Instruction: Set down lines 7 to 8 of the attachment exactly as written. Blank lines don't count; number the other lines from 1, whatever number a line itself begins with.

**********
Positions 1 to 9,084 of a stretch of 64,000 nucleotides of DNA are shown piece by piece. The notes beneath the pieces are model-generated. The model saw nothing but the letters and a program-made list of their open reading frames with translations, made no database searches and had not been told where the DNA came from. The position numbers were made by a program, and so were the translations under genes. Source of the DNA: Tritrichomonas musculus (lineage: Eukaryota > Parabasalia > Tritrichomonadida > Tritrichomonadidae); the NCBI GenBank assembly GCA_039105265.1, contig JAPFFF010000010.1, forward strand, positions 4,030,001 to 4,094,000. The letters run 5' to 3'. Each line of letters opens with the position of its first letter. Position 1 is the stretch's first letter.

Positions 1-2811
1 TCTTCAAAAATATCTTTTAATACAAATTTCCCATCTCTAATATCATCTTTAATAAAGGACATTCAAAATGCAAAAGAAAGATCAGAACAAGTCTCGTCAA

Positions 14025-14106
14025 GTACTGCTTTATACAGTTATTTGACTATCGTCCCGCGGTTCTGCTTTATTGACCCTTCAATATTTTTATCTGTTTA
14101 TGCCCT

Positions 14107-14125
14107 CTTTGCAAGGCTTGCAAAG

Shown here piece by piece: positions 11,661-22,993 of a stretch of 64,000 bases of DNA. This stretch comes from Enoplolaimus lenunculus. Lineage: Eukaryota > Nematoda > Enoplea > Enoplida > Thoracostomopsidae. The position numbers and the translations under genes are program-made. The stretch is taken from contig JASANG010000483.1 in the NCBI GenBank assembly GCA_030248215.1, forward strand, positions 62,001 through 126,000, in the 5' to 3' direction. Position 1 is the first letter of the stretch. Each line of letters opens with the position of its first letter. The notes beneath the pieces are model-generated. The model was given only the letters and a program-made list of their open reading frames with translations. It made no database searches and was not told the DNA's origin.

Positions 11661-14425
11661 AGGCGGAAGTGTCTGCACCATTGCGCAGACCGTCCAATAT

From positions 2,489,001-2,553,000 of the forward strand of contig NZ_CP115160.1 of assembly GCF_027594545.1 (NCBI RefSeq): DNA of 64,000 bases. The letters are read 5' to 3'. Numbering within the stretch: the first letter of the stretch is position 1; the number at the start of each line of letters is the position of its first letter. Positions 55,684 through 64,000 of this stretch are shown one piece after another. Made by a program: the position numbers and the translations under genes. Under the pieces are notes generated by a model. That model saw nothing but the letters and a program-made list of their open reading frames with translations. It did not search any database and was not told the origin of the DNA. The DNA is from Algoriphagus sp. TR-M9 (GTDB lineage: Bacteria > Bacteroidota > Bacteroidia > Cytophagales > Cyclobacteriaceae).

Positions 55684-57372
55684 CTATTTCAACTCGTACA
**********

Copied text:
Positions 14107-14125
14107 CTTTGCAAGGCTTGCAAAG